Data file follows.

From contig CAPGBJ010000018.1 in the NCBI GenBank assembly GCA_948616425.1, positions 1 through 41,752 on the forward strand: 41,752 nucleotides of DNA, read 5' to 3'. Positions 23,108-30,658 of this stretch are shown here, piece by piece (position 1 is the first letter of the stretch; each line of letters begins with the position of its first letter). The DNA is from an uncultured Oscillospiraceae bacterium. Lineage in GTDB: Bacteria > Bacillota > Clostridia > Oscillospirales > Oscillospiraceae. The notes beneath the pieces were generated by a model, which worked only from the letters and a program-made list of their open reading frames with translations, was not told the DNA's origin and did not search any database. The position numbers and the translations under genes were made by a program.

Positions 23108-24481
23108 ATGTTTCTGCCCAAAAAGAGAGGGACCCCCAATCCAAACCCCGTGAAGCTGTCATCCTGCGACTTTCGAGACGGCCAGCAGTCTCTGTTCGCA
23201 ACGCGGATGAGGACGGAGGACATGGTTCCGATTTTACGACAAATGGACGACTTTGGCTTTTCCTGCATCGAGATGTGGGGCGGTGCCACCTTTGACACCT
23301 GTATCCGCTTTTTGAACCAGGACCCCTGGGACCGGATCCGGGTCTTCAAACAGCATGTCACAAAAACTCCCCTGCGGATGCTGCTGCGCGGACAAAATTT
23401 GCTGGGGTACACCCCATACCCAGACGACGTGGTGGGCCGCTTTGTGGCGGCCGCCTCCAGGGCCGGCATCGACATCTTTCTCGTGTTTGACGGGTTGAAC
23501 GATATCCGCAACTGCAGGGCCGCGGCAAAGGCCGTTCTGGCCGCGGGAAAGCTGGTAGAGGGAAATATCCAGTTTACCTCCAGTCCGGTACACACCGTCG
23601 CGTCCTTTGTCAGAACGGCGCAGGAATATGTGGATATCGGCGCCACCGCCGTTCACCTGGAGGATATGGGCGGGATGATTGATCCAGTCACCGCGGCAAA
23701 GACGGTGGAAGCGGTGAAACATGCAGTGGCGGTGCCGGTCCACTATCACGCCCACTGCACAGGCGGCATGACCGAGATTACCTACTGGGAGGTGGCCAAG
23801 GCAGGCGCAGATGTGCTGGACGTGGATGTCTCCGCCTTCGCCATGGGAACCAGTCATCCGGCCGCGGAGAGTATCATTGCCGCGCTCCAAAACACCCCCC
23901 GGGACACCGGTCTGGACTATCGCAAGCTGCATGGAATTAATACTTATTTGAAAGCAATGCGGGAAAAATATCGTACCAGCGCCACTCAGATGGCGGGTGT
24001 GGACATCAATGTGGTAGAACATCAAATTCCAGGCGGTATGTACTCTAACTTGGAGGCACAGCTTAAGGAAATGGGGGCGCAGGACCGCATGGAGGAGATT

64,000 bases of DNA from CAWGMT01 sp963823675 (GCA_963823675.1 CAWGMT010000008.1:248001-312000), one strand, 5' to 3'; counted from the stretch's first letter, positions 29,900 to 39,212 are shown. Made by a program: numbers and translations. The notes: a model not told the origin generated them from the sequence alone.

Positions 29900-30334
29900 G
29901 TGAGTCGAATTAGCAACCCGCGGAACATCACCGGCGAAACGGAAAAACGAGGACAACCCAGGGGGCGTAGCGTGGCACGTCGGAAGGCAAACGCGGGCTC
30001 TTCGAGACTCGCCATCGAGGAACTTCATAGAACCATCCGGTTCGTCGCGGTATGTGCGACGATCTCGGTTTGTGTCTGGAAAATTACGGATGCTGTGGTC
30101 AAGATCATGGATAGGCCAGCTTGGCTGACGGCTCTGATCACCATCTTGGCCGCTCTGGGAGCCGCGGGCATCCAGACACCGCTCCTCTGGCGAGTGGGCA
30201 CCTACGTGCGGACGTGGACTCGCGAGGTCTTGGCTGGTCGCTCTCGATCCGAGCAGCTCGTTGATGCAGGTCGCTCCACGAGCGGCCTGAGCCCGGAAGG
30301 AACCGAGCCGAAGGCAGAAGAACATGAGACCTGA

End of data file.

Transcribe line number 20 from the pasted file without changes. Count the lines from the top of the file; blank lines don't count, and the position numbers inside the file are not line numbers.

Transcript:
30301 AACCGAGCCGAAGGCAGAAGAACATGAGACCTGA